Ms PATTEN (Northern Metropolitan) (15:41): I too am very pleased to rise to speak to the Human Tissue Amendment Bill 2020. I noted, as I was thinking about this bill, that I had my DonateLife badge sitting on my desk today. Certainly, as Mr Tarlamis mentioned, donating your organs or your tissue can save not just one life, it can save a dozen lives. Over the course of just last year nearly 1500 Australians’ lives were saved through a transplant due to the generosity of 500 or 600 people. So you can see how the gift really does give.
I am an organ donor and I have had that conversation with my family. In fact all my family are organ donors. I vividly remember the Christmas Day lunch where we had this discussion while the turkey was being cut. It was amusing but it was also great to know that we were all on the same page. We all knew that if something was to happen to us, that we would all do whatever we could to ensure that the organs of my brothers and sisters, my mum and dad, would be donated—and that is what this bill does. In some ways it almost feels administrative. When I decided many years ago to become an organ donor I never imagined that that meant I had not consented to have a blood test prior to that or I had not consented to have administration of antibiotics or an anticoagulant or some sort of X-ray or some sort of study to make sure that my organs were fit to be donated for the next person who might use them. I do not think anyone imagined that that just would not be part of the process. This is what has been discovered—that ante-mortem processes have not necessarily been picked up in this.
What we do know is that the person has to have consented to being an organ donor. We know that. I do not think that I am alone in being an organ donor and assuming that that might have required some form of test of my organs prior to that process taking place. We know from the existing act that this is not a process that is taken lightly. This is a process that requires two medical practitioners already to provide authorisation. Certainly you will have a medical decision-maker there. Just coming in at the tail end of Mr Meddick’s contribution, yes, those decision-makers can overturn my decision. That is why you have those conversations with your families—to ensure that your decision is honoured by that medical decision-maker.
That medical decision-maker right now can say, ‘Well, Fiona might have wanted that, but I don’t want that’ for whatever reasons, and they could deny that. This does not change that, and I think the community is ready to have that conversation about whether your organs are donated unless you actively say, ‘I don’t want them to be’. I think we are at a point where we know the life-giving that organ donation offers. It is something that as a community we are ready to accept and ready to take to that next level. I know countries like Spain which do have an opt-out process have a much larger number of organs donated each year.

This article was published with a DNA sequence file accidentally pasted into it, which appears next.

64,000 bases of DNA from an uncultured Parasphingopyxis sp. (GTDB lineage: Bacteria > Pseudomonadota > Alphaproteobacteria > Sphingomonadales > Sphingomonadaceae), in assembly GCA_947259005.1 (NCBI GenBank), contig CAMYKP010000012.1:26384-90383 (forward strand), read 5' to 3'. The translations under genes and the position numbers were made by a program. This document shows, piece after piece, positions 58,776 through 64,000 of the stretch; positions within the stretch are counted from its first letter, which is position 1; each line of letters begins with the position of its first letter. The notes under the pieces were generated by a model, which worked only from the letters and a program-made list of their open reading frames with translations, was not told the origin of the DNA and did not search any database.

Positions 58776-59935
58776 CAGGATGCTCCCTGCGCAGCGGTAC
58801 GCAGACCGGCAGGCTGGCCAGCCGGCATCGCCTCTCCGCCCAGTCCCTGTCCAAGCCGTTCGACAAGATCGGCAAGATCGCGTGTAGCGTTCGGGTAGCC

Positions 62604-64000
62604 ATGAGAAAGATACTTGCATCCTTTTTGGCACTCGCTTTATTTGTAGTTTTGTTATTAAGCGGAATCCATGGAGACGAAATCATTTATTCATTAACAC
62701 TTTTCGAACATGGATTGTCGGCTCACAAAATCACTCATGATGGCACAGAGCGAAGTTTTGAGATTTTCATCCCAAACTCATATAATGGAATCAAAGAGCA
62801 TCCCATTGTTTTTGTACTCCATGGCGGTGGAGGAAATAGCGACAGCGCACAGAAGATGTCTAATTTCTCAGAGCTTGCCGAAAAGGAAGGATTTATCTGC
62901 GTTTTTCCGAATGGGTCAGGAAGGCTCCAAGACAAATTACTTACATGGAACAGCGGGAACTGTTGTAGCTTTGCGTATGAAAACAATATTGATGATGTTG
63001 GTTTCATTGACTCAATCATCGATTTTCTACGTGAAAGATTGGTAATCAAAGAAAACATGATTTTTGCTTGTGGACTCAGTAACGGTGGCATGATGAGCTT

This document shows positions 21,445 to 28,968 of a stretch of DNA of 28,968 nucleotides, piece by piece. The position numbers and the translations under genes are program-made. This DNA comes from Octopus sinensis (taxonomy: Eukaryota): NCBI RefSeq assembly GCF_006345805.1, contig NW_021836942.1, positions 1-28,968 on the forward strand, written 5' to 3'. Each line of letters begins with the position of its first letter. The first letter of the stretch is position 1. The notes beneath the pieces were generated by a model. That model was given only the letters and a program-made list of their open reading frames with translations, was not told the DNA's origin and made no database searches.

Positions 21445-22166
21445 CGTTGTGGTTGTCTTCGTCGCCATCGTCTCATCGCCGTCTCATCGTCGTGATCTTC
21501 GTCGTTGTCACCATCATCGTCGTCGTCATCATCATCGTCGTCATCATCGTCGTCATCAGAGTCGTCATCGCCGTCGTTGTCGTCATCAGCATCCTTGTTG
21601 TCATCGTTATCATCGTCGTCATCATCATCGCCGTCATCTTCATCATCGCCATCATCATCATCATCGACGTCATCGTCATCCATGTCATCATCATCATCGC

By saying that someone’s organs could not be donated because there was not a decision-maker there to say that they consented to an ante-mortem test, I think it denies the final wishes of that person—because what we know is that that person wanted their organs donated. I do not think there is a person out there who has said, ‘I want my organs donated, but I don’t want a blood test before it. I want my organs donated, but I don’t want you to provide any anticoagulant that might keep the organ alive for longer’. I do not believe that there is anyone out there like that, and so I think that this is important legislation.
We know that this is about the benefit to another individual, and the fact that there may have been some silence around ante-mortem testing should not deny the final wishes of a person who wanted their organs to be donated for the benefit of maybe not just one person but of many people. I hope that in future, next year, we will have a much more active and a much more public DonateLife Week. It is something that I have been involved in over the years, both here at Parliament and prior to my time here. I hope that we can further increase the numbers of organs that are donated and that we can reduce that really tragic waitlist. You hear of people who are just waiting by the phone, and it is an awkward and awful thing when people tell you about waiting by the phone for someone to die—to be waiting there to receive a life-saving donation of lungs or of a heart or of tissue or of bone marrow. But to do that, there is the tragedy of somebody else having lost their life or other people having lost their loved one.
But on that note, I thank the minister’s office because this did create, as you know, Acting President Gepp, quite some discussion in the Scrutiny of Acts and Regulations Committee when we were considering this legislation and its compatibility with the charter of human rights. I appreciate the very thoughtful correspondence that we received from the minister’s office on that. I think it certainly allayed any fears that I had that this would be a breach of the charter, and therefore I commend the bill.